This app comprised of information on how to keep up comfortably with the low oxalate diet.
It gives you over fifteen hundred common products, which you can eat, or stay away from.
The information is available in two languages: English and Russian. It supports two system of measurement: Metric and US. There is a possibility of forming diet with individually determined portions; alphabetically arranged products are very convenient; oxalate rich and low foods are given in increasing and decreasing sequence.
We encourage you to download app. Any critic of its content will be greatly appreciated.
- Food list was updated
- Duplicates of some products were removed
- iOS8 stability improvements
Ratings and Reviews
Needs work...like actual amounts in grams
This isn't the worst app ever, but it's not the best. The color coded system is cute, but without actual oxalate amounts its use is limited. And those amounts should be in grams, like every other oxalate list out there.
So yeah it's useful if you just want to see if a food is high medium or low, but let's say you've eaten a high ish oxalate meal earlier and want to have an idea of what foods you can "afford" to eat later. Without actual numbers this app won't really help you much.
Easy Access for better decisions
I spent the first year of try to navigate a low oxalate diet relying on a very limited list from my doctor and the lists online that had some conflicting and confusing information about what was okay and what was not. When I had another urine test, my oxalate levels were still too high.
I went looking for an app and found this. It makes deciding whether or not to eat something easier. I found foods on this that were problematic that I had been eating fairly regularly. I feel more informed. There is no more “I think this is okay”.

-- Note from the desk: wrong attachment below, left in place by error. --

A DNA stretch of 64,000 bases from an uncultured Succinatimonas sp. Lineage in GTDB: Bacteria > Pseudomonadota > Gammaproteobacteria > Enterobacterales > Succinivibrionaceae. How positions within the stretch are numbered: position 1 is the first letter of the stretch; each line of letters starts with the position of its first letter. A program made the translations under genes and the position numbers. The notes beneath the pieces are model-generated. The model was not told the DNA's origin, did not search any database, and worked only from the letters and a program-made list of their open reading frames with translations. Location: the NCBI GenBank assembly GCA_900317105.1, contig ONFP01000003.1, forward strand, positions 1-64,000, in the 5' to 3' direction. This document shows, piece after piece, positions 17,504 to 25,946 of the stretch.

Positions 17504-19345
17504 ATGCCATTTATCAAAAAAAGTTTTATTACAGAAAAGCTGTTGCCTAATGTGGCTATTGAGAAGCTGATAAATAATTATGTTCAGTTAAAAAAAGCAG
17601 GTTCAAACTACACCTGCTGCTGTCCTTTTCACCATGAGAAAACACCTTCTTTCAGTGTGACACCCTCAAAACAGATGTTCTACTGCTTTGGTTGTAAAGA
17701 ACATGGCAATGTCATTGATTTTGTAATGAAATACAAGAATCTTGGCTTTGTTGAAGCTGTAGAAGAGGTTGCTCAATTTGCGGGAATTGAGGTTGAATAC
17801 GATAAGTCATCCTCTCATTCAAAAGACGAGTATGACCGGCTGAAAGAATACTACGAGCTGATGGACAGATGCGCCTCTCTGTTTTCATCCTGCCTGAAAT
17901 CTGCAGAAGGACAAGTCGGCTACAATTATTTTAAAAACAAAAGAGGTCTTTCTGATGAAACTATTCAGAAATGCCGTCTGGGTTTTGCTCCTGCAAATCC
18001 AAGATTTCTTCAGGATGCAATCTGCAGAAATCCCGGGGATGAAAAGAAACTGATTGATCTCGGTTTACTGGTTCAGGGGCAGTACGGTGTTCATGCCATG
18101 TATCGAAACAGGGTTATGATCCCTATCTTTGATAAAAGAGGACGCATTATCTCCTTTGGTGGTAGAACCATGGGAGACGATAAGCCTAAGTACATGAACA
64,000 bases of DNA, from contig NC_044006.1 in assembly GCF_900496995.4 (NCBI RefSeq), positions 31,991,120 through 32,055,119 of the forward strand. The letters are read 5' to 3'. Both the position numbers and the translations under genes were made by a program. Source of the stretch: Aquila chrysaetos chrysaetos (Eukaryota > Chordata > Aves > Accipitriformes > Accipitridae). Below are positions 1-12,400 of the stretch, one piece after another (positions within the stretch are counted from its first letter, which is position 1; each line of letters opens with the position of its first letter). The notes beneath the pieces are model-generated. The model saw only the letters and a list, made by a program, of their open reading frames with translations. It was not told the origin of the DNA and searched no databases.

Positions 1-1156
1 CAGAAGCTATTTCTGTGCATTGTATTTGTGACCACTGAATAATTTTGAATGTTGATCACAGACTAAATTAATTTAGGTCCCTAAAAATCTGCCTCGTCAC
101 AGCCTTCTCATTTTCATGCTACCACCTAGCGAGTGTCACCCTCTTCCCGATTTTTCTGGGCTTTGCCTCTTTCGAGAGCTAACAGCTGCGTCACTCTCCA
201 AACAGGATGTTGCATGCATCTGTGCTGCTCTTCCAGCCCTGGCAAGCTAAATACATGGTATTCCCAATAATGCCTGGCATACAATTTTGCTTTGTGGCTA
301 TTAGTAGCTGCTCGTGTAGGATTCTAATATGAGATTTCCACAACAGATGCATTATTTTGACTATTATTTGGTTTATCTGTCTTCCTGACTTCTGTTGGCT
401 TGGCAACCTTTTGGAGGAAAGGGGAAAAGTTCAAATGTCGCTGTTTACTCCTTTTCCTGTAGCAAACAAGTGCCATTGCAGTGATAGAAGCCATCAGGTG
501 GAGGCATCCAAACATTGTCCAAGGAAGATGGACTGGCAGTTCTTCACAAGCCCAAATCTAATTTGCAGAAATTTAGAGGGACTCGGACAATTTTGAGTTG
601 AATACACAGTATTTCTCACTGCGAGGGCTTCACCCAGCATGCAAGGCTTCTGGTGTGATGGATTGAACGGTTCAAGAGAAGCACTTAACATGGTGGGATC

A low oxalate diet is extremely challenging. This app helps me do better at it.
Confusing, poor information.
The app doesn't give you the actual oxalate content of the food, it gives you a number. What does the number mean? Who knows! There isn't an explanation of what the numbers mean. They do group foods into Low to Extremely High oxalate count, but it doesn't help without the actual oxalate count. I thought there was some function that would give you a total of your oxalate intake, but evidentially not. When you look at a serving of a food there is an option to "add another serving", but when you press the button all it does is literally put another serving on the screen. It's a decent fast reference, but not useful in doing any real diet planning.
The developer, Max Odnovolyk, has not provided details about its privacy practices and handling of data to Apple.
No Details Provided
The developer will be required to provide privacy details when they submit their next app update.
- Max Odnovolyk
- 34 MB
- Requires iOS 8.0 or later.
- Requires iPadOS 8.0 or later.
- iPod touch
- Requires iOS 8.0 or later.
- Requires macOS 11.0 or later and a Mac with Apple M1 chip or later.
English, Russian, Ukrainian
- Age Rating
- 17+ Infrequent/Mild Alcohol, Tobacco, or Drug Use or References Frequent/Intense Medical/Treatment Information Infrequent/Mild Horror/Fear Themes
- © 2015 Max Odnovolyk, Dmytro Kitov